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war. Officers commanding in the field have nothing whatever to do with courts of justice, except an officer in command of an occupied district. But the rules as to the rights and duties of the army and the non-combatants in occupied territories and the administration of such territories are laid down in Articles 42 to 56 (Articles 43 and 48 in particular); and this would be saying the same thing twice over. No, this article was meant as a blow at the rule of the British law, and this intention could not have been more clearly expressed than it has been in Article 23(h).
Nevertheless, as Dr. Sieveking points out, the prohibition established by Article 23 (h) relates only to land warfare and inasmuch as the great majority of cases likely to come before the British courts originate in maritime transactions the article could have only a very limited application in a war between Great Britain and some other power, even if the German view as to its meaning were admitted.
M. Politis, professor of international law in the University of Paris, in a report made to the Institute of International Law at its session in 1910, likewise expressed the view that the effect of Article 23(h) is to prohibit belligerents from interfering with the execution of contracts made before the outbreak of war and to condemn the old rule in respect to the incapacity of enemy aliens to sue in the courts of the adversary. It forbids, he says, all legislative or other measures tending to invalidate or to prevent the execution of private obligations.25 In an article published in the Revue Générale de Droit International Public in 1911,26 M. Politis reviewed at length the opinions of the text writers, all of whom, with the exception of General Davis of the United States, he says, adopt the view stated above. The only argument of any weight in favor of the view of the English Government is, he adds, that drawn from the position of clause 23(h) in the text of the convention— an argument which is not only contrary to the plain language of the provision itself as well as the declaration of Herr Göppert in the committee, but is contrary to the whole spirit of the Hague convention which was to ameliorate the old usages of which the English rule in respect to the judicial incapacity of alien enemies is one of the most rigorous and indefensi
25 Annuaire de l'Institut de Droit International, T. 23, p. 268. 26 Vol. 18, pp. 249 ff.
ble." It is also true, as M. Politis points out, that the official English interpretation has been condemned by a number of the leading Eng. lish authorities.27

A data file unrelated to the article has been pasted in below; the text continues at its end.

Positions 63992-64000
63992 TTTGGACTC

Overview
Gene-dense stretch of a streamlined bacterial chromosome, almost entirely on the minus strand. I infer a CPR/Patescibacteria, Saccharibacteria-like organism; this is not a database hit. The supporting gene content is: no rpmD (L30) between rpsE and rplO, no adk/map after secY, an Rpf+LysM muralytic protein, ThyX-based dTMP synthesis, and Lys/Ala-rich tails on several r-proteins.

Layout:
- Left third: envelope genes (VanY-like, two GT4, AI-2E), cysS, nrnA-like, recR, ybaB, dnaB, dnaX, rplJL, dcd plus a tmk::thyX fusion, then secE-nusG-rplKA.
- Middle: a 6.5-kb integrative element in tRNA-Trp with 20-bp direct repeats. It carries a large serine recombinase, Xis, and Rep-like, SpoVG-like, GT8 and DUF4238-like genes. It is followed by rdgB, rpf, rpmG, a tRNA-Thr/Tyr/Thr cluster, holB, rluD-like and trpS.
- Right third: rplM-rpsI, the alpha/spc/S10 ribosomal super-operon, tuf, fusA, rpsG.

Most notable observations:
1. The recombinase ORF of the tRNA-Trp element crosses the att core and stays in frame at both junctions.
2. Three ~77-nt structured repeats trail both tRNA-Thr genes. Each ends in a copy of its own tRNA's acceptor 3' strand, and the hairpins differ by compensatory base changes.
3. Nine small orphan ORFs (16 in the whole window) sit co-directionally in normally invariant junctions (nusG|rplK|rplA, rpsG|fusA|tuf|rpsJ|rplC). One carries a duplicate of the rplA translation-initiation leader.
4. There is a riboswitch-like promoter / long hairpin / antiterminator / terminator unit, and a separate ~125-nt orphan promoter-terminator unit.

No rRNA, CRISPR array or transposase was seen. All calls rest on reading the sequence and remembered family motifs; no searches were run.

English Interpretation of Article 23(h) During the Recent War.The English Government, however, during the recent war proceeded in accordance with the interpretation adopted by the Foreign Office in 1911 and the English courts followed this interpretation. The question was first presented to a British court in the case of Porter v. Freudenberg in 1915.28 Adverting to the divergence of views among jurists as to the meaning of the clause Lord Reading said the court was clearly of the opinion that the effect was not to abrogate the old English rule.
Our view, he said, is that Article 23(h), read with the governing Article 1 of the Convention, has a very different and a very important effect, and that the paragraph, if so understood, is quite properly placed as it is placed in a group of prohibitions relating to the conduct of an army and its commander in the field. It is to be read, in our judgment, as forbidding any declaration by the military commander of a belligerent force in the occupation of the enemy's territory which will prevent the inhabitants of that territory from using their courts of law in order to assert or to protect their civil rights. For example, if the commander-in-chief of the German forces which are at the present moment in military occupation of part of Belgium were to declare that Belgian subjects should not have the right to sue in the courts of Belgium, he would be acting in contravention of the terms of this paragraph of the article. If such a declaration were made, it would be doing that which this